Long-term care settings have long been a deep concern for the state’s public health authorities. Among the 2,144 who’ve died from COVID-19 related complications in Minnesota, about 71 percent had been living in long-term care or assisted living facilities; nearly all had underlying health problems.
Officials had placed severe visiting restrictions early on in the pandemic, hoping to stem the spread of the disease. They’ve also acknowledged the psychological toll that takes on residents and their families.
Latino cases jump; racial disparities persist
In Minnesota and across the country, COVID-19 has hit communities of color disproportionately hard in both cases and deaths.
Minnesotans of Hispanic descent are testing positive for COVID-19 at about five times the rate of white Minnesotans. They, along with Black Minnesotans, are also being hospitalized and moved to intensive care units at higher rates than the overall population.
Similar trends hold true for Minnesota’s Indigenous and Asian residents.
The newest numbers, though, show newly confirmed cases accelerating among Latino people in Minnesota.
Distrust of the government, together with deeply rooted health and economic disparities, have hampered efforts to boost testing among communities of color, particularly for unauthorized immigrants who fear their personal information may be used to deport them.
Developments around the state
Another Walz recall attempt fails
A third effort aimed at removing Gov. Tim Walz from office has been tossed out. The Minnesota Supreme Court dismissed the latest recall petition in an order signed Monday by Chief Justice Lorie Gildea.
The voters who brought the recall petition argued that Walz overstepped his power with a statewide mask use mandate designed to limit the spread of coronavirus. They said it conflicted with a state law barring people from concealing their identity in public unless it is tied to protection from weather, religious beliefs or medical treatment.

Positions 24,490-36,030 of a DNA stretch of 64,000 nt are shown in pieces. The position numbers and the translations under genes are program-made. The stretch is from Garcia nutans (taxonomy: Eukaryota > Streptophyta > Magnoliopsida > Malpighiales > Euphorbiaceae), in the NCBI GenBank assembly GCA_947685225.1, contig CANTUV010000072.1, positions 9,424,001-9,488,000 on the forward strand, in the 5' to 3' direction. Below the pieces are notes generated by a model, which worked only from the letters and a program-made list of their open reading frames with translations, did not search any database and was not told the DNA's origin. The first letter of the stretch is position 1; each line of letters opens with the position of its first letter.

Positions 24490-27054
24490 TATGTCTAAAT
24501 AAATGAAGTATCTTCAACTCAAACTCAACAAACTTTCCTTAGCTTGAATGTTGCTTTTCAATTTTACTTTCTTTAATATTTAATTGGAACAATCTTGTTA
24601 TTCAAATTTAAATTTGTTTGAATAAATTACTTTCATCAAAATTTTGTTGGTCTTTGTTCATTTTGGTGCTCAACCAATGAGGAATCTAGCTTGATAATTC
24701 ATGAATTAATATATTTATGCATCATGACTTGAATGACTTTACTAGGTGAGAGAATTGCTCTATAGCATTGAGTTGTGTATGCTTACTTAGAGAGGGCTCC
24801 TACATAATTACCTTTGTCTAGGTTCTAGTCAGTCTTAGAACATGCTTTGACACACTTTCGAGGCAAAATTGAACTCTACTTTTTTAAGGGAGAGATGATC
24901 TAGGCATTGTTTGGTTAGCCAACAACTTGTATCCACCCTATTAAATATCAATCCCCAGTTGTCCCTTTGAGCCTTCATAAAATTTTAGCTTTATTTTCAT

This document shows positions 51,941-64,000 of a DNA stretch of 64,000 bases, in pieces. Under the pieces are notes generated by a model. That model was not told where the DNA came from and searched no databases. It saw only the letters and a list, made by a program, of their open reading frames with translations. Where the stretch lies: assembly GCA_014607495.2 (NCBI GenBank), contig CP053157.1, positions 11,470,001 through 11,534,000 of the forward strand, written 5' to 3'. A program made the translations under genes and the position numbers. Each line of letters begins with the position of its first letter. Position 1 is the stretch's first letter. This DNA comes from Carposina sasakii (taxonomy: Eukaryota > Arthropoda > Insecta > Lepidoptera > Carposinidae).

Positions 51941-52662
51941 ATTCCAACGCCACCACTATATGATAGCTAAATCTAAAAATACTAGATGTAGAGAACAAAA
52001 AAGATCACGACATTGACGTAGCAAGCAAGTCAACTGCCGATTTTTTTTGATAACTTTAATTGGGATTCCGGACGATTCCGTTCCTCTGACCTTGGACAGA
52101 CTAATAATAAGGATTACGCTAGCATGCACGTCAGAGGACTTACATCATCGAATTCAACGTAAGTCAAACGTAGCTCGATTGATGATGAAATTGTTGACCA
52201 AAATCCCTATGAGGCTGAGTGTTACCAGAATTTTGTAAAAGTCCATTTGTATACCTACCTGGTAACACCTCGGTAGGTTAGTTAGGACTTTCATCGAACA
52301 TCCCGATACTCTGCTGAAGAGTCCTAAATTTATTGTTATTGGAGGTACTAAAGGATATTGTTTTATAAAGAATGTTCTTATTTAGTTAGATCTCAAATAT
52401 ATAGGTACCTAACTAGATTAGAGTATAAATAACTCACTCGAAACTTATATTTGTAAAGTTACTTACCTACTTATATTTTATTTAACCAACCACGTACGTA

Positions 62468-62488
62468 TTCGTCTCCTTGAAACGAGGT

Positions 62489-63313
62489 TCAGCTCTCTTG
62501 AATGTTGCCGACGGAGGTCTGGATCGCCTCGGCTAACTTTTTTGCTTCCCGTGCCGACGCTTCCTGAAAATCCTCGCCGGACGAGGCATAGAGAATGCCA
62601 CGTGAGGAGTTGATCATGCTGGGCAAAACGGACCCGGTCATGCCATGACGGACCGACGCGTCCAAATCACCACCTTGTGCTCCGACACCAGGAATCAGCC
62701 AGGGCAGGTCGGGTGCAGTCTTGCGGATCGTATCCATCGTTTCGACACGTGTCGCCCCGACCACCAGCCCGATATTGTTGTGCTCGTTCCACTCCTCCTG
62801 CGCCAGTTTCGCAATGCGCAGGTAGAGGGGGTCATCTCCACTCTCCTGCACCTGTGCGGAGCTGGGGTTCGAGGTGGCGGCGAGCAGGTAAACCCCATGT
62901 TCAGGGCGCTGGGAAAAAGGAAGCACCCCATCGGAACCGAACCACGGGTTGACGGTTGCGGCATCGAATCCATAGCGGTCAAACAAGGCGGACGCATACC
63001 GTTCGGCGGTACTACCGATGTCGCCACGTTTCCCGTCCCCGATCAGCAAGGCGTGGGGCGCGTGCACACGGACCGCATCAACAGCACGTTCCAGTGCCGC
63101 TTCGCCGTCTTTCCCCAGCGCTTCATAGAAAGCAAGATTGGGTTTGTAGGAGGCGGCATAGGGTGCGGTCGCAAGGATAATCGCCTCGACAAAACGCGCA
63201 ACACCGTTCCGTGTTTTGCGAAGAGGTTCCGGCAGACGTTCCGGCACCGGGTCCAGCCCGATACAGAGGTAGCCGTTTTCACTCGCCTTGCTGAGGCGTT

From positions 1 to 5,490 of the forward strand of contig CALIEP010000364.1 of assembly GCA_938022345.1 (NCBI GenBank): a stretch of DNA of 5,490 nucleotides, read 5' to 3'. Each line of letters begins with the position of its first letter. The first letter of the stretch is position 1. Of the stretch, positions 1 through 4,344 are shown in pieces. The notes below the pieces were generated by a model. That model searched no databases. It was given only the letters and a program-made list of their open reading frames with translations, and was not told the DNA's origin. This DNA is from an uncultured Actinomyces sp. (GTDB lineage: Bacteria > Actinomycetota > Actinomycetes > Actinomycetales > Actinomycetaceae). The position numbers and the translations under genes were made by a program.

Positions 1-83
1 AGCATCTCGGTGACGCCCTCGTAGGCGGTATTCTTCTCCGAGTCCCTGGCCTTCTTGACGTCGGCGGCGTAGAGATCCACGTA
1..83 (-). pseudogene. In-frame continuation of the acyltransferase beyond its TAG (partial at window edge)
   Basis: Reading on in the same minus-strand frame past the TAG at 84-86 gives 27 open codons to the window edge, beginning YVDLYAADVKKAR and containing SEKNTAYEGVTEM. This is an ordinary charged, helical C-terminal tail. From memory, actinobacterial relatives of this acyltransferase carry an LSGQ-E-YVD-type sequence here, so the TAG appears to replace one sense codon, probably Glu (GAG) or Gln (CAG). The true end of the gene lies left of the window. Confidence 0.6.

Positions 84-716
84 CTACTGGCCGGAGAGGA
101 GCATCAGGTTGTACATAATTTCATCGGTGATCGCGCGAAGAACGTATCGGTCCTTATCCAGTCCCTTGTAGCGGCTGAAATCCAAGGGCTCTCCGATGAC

Gildea’s order doesn’t reach a conclusion about whether the mandate is legal or not. But the chief justice said either way “the proposed petition does not allege facts that, if proven, would constitute malfeasance” required under the recall law. The prior recall attempts were turned back in May and July.
— Brian Bakst | MPR News
U of M eases COVID-19 restrictions at Twin Cities campus
The University of Minnesota, Twin Cities has moved into it's third stage of its plan for safely bringing students back to campus.
The school's four-stage “Maroon and Gold Sunrise Plan” limited the movement and interactions of students living in campus housing during their first weeks on campus.
During the first stage, students were in their residents halls almost exclusively. And during the first and second stage, there was a 9 p.m. curfew.
The campus is now moving into stage three, meaning students have full access to campus and the surrounding community. But they have a midnight curfew to be back in the dorms.
The third stage will last about two weeks. The fourth and final stage, is "COVID-19" normal, meaning there are no back home time constraints, though students must avoid large gatherings, maintain physical distancing and wear masks, as they've had to do at all other stages.